Eating a Balanced Diet

There are dozens of diets all with various claims as to why theirs will be the most effective at helping you to reach your health goals. Many of these diets have questionable scientific evidence behind them and could actually be detrimental to your health. This article by the British Heart Foundation explores some of today’s more popular diets. From the study I have done to qualify as a nutrition advisor, the training and research I have been involved with as a diabetes midwife and the additional reading I have done and seminars I have attended out of personal interest, I have come to the following conclusion. The type of diet that appears to have the most robust evidence to support its long term health benefits for the majority of the population is a balanced diet similar to a Mediterranean diet in combination with regular physical activity.

To eat a balanced diet you need to eat healthy portions of the main food groups:

  • Fruit and vegetables
  • Carbohydrates
  • Protein
  • Dairy products

It is also recommended that you eat minimal amounts of the following food groups:

  • Fats
  • Refined sugar
  • Processed food

Fruit and Vegetables

Minimum of 5 servings a day (ideally 7). 1 handful = 1 serving

With lunch and dinner eat two handfuls of non-starchy vegetables for example broccoli, carrots, peas, green beans, cauliflower, cabbage, spinach leaves, courgette, capsicum, cucumber, tomatoes, green beans, mange tout, asparagus, lettuce, kale, leek, bok choy. Try to eat a variety of vegetables; different coloured vegetables will provide you with different vitamins and minerals. Aim to have at least 2 types of vegetables with each meal.

Have one handful of fruit with breakfast for example half a grapefruit, 1 apple, 2 mandarins, 2 plums, 1 handful of grapes, 1 small or half a large banana, 1 large kiwi fruit, 1 orange, 1 handful of fresh or frozen berries, 1 orange, 1 handful of melon pieces/roughly 2 thick slices, half a mango. Also have a handful of fruit for one or two snacks throughout the day.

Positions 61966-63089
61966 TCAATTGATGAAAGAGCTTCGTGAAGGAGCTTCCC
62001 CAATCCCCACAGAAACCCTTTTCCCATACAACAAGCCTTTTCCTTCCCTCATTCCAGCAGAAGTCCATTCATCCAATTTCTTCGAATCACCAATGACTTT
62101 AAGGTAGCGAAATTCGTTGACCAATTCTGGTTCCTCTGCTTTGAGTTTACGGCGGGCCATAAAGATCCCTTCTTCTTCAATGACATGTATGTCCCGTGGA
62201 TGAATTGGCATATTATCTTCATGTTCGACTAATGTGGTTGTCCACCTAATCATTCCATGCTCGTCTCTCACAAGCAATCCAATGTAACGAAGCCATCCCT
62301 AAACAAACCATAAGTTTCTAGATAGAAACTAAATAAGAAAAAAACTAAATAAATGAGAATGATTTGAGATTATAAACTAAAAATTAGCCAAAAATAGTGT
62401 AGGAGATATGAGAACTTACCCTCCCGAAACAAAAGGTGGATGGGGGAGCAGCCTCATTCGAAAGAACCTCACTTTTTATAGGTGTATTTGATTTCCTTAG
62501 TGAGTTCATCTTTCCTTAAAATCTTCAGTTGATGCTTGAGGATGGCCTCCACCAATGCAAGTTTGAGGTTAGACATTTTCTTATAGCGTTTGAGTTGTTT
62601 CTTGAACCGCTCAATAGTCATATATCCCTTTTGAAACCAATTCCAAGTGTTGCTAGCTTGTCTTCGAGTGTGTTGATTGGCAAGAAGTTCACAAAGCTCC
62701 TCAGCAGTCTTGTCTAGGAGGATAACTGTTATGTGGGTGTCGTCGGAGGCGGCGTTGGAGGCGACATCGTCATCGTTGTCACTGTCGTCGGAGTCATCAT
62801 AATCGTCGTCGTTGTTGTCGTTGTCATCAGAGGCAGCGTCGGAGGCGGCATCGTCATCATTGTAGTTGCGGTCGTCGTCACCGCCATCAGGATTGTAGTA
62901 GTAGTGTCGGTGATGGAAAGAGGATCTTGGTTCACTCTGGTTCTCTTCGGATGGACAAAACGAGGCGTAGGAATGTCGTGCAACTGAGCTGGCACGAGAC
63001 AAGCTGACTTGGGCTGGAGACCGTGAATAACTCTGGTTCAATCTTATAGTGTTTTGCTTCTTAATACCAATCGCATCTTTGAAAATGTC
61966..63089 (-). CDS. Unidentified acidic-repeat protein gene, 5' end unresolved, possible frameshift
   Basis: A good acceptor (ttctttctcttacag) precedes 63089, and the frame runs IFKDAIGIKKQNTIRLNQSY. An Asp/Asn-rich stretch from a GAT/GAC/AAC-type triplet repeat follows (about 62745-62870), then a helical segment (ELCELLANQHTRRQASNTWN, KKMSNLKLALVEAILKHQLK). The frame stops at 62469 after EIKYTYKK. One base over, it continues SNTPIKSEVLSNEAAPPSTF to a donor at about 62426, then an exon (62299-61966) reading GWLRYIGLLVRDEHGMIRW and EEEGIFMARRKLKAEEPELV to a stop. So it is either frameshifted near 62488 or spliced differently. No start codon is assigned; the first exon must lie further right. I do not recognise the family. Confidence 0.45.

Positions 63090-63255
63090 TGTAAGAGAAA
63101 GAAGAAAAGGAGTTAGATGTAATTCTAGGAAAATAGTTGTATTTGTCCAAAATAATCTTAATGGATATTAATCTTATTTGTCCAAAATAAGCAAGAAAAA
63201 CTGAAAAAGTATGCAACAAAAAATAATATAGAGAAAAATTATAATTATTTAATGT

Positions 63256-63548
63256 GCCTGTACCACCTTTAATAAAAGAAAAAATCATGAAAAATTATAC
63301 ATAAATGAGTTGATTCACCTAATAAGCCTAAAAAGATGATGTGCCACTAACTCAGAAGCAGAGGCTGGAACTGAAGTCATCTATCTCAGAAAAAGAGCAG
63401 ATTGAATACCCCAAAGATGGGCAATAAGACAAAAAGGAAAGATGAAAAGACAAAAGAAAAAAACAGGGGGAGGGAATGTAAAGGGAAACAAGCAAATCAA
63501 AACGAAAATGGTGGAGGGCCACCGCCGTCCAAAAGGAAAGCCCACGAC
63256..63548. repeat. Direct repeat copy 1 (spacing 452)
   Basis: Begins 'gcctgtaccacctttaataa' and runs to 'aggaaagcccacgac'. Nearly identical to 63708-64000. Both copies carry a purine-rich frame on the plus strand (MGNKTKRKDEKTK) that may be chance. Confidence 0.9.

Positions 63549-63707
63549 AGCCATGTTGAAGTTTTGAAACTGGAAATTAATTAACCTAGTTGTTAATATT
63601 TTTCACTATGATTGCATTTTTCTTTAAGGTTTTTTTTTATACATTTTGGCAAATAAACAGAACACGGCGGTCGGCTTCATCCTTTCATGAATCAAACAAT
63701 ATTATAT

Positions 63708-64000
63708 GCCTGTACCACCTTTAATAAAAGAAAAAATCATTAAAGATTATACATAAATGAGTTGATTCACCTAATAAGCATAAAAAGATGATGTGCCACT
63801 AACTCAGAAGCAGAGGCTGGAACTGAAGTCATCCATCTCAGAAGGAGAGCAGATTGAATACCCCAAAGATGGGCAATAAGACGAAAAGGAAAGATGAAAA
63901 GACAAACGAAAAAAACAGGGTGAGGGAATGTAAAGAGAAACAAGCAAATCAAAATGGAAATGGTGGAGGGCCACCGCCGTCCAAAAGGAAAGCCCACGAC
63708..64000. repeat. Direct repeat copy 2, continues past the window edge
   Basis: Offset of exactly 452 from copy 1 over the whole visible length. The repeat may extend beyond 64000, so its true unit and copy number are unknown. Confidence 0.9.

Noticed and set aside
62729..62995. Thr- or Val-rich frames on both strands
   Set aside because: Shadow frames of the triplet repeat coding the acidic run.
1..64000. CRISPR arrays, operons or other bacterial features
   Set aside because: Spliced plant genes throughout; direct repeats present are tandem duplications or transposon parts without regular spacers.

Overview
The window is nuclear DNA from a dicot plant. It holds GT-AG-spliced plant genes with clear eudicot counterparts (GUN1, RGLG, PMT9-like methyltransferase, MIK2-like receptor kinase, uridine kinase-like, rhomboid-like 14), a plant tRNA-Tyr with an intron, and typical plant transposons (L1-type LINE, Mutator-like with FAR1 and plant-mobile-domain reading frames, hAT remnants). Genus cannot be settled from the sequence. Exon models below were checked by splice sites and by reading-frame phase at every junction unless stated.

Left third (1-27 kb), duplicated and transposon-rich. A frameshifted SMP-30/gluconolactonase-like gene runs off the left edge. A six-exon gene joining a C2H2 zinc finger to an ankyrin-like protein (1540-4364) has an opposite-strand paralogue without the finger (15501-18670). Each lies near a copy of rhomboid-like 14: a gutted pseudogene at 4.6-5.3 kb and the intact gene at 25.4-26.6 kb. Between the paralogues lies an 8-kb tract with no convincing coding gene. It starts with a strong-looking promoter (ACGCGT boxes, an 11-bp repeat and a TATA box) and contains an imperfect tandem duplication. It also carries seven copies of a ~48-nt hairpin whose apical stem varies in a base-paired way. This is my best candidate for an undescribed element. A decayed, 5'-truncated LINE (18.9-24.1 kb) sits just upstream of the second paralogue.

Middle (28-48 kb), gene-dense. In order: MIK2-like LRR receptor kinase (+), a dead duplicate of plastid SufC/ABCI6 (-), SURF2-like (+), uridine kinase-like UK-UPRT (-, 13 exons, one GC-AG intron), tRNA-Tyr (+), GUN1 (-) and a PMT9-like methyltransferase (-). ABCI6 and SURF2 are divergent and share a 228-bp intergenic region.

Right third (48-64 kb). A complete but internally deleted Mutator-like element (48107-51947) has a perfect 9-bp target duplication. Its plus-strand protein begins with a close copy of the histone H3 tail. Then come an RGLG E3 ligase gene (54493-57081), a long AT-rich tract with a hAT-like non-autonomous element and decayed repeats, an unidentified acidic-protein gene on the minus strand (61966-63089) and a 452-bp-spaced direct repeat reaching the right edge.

Drink at least 8-10 glasses of fluid a day.

Click here to discover the best and worst drinks for your health.


4 servings a day

Have one portion of carbohydrates equal to the size of your closed fist with each of your three main meals and half portions with 2 of your snacks. Carbohydrates are grain foods and starchy vegetables for example rice, pasta, bread, pumpkin, kumara (sweet potato), noodles, potato, yams, squash, quinoa, freekeh, couscous, sweetcorn, green banana, plantain, taro, cereal, pita bread, rice cakes, porridge.

If you want to have 2 types of carbohydrates with one meal, reduce the size of each type by half so the total amount of carbohydrates for one meal does not exceed one portion.

MAKE WISE CARBOHYDRATE CHOICES! All around the world, in many different cultures we often find that the main component of diet is carbohydrates. For many people the first step to living a healthier lifestyle and improving diet will be to reduce carbohydrate intake and improve the type of carbohydrate being eaten. Some ideas for improving your carbohydrate choices can be found below.

Ideas to improve your carbohydrate choices:

  • Instead of white long grain rice, choose brown basmati rice
  • Instead of white or wholemeal bread, choose whole grain or mixed grain bread
  • Instead of white pasta, choose wholewheat pasta
  • Instead of instant porridge, choose porridge made with whole grain rolled oats
  • Instead of refined cereals, choose cereals high in fibre e.g. weetabix or home made breakfast cereals


At least 2 servings a day